COP a load of this

Currently underway is the 26th UN Climate Change Conference of the Parties – known as COP26 – the biggest climate change conference since landmark talks in Paris in 2015.

The UK is hosting the event in Glasgow which started on 31 October and runs until 12 November 2021.

World leaders are in attendance along with around 25,000 delegates and thousands of businesses and activists. The conference aims to unite the world to tackle climate change. 200 countries are to set out their statements of progress in cutting emissions against the terms of the Paris Agreement.

The deal that was adopted in December 2015 and united all the world’s nations in a single agreement on tackling global warming and cutting greenhouse-gas emissions. Participants agreed to make changes to keep global warming ‘well below’ 2˚C above pre-industrial levels – and to try to aim for 1.5˚C. If net zero targets are to be reached by 2050 then countries will have to keep making bigger emission cuts.

The conference will put the spotlight on climate change and sustainability for us all. If the lead up to the event was an indicator, COP26 will trigger a flurry of announcements and initiatives about changes we need to make in our everyday personal and business lives to drive head on our net zero aims. In the days before COP26 the UK government set out its strategy towards achieving a virtually zero-carbon economy including grants for electric vehicles, street charging points and for homeowners to install low-carbon heat pumps to replace gas boilers.

Over the course the conference this list is expected to grow. We’ll be keeping a close eye on support available for businesses and any energy and equipment grants and initiatives that could help our industry. We’re already covering in this issue about access to funding from the Department of Business, Energy, and Industrial Strategy (BEIS) in their Industrial Energy Efficiency Accelerator (IEEA) programme and we’re sure more announcements will come. In other news, the lead up to COP26 also saw the launch of the first ever Earthshot Prize fronted by Prince William. 15 projects from across the globe were shortlisted across five categories – clean our air, nature, waste, climate and our oceans – initiatives designed to incentivise change and help to repair our planet ‘improving life for us all, for generations to come.’

All finalists will be supported to scale up their project aims but the winner in each category takes away a one million-pound prize to drive forward and realise their ambitions. The event will take place each year for the next 10 years, providing at least 50 solutions to the world’s greatest environmental problems by 2030. One of the Earthshot finalists is a 14-year old from India who has developed a solar-powered ironing cart as a ‘clean alternative to the charcoal powered street irons that press clothes for millions of Indians each day.’

Currently underway is the 26th UN Climate Change Conference of the Parties – known as COP26 – the biggest climate change conference since landmark talks in Paris in 2015.

The UK is hosting the event in Glasgow which started on 31 October and runs until 12 November 2021.

World leaders are in attendance along with around 25,000 delegates and thousands of businesses and activists. The conference aims to unite the world to tackle climate change. 200 countries are to set out their statements of progress in cutting emissions against the terms of the Paris Agreement.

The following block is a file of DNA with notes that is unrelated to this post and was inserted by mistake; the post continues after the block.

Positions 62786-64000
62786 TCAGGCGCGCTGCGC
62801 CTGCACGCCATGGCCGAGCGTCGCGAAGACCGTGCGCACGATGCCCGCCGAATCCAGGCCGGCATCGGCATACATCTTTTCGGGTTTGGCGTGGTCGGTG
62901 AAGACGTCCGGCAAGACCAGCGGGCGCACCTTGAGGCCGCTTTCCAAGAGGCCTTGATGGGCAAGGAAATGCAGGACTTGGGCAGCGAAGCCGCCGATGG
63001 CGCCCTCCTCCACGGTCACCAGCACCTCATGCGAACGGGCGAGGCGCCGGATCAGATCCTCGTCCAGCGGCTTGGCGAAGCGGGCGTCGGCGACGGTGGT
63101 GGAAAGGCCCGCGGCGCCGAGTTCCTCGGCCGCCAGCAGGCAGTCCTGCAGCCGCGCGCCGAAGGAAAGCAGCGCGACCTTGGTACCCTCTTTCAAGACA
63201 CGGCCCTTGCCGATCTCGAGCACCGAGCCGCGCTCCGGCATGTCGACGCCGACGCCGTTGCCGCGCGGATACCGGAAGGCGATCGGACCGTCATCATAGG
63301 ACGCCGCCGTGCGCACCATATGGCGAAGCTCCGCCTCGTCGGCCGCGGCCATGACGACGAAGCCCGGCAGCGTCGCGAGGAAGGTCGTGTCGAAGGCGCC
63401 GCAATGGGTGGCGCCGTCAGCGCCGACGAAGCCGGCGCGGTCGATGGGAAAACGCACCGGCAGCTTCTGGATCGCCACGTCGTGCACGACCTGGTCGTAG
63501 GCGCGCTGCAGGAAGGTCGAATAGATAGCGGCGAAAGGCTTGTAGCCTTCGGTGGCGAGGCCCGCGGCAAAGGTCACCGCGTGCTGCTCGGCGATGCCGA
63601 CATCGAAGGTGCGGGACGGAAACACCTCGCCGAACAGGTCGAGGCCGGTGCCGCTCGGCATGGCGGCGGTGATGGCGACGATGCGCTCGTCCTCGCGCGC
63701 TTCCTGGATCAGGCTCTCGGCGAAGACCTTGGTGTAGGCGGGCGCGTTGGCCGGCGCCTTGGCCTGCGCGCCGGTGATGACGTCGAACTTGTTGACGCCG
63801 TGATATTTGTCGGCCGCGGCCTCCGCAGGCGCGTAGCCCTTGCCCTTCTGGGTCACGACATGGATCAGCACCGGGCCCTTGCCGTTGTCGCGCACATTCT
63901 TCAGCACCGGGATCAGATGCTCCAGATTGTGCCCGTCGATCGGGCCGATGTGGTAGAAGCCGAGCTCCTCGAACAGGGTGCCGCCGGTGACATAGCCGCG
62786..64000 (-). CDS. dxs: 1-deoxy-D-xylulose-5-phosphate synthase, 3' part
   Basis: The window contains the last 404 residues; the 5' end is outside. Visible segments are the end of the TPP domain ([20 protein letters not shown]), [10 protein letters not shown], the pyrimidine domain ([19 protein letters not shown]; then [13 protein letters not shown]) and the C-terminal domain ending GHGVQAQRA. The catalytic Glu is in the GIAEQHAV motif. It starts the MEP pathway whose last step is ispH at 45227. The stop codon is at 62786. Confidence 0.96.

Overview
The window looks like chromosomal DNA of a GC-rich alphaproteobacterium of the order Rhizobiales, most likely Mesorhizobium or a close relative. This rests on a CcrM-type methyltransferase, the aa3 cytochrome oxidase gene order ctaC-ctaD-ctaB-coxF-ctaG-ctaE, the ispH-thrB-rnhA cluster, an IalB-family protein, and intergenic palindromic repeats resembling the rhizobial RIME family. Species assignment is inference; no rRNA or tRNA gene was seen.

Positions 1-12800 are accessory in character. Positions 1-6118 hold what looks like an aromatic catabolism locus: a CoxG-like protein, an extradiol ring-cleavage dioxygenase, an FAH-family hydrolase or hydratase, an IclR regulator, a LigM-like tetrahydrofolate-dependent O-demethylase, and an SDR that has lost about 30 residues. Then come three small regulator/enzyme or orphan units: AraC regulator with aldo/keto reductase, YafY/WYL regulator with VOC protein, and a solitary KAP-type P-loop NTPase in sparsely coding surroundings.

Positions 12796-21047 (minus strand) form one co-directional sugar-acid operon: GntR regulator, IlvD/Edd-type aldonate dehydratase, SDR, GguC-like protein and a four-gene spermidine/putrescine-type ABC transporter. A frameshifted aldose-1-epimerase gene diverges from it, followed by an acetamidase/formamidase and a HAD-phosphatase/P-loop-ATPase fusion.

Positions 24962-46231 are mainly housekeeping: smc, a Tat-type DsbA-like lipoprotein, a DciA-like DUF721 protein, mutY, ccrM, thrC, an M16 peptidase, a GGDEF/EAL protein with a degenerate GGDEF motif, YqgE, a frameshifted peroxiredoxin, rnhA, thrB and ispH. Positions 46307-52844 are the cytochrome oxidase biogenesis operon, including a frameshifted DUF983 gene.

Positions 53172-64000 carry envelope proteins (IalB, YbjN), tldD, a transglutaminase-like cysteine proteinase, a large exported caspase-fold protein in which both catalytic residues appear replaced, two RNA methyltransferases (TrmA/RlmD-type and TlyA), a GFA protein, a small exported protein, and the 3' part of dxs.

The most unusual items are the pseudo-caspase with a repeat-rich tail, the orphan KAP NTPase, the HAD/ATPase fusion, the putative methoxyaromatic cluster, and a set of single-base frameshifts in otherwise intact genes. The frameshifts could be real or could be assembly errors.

The deal that was adopted in December 2015 and united all the world’s nations in a single agreement on tackling global warming and cutting greenhouse-gas emissions. Participants agreed to make changes to keep global warming ‘well below’ 2˚C above pre-industrial levels – and to try to aim for 1.5˚C. If net zero targets are to be reached by 2050 then countries will have to keep making bigger emission cuts.

The conference will put the spotlight on climate change and sustainability for us all. If the lead up to the event was an indicator, COP26 will trigger a flurry of announcements and initiatives about changes we need to make in our everyday personal and business lives to drive head on our net zero aims. In the days before COP26 the UK government set out its strategy towards achieving a virtually zero-carbon economy including grants for electric vehicles, street charging points and for homeowners to install low-carbon heat pumps to replace gas boilers.

Over the course the conference this list is expected to grow. We’ll be keeping a close eye on support available for businesses and any energy and equipment grants and initiatives that could help our industry. We’re already covering in this issue about access to funding from the Department of Business, Energy, and Industrial Strategy (BEIS) in their Industrial Energy Efficiency Accelerator (IEEA) programme and we’re sure more announcements will come. In other news, the lead up to COP26 also saw the launch of the first ever Earthshot Prize fronted by Prince William. 15 projects from across the globe were shortlisted across five categories – clean our air, nature, waste, climate and our oceans – initiatives designed to incentivise change and help to repair our planet ‘improving life for us all, for generations to come.’

All finalists will be supported to scale up their project aims but the winner in each category takes away a one million-pound prize to drive forward and realise their ambitions. The event will take place each year for the next 10 years, providing at least 50 solutions to the world’s greatest environmental problems by 2030. One of the Earthshot finalists is a 14-year old from India who has developed a solar-powered ironing cart as a ‘clean alternative to the charcoal powered street irons that press clothes for millions of Indians each day.’

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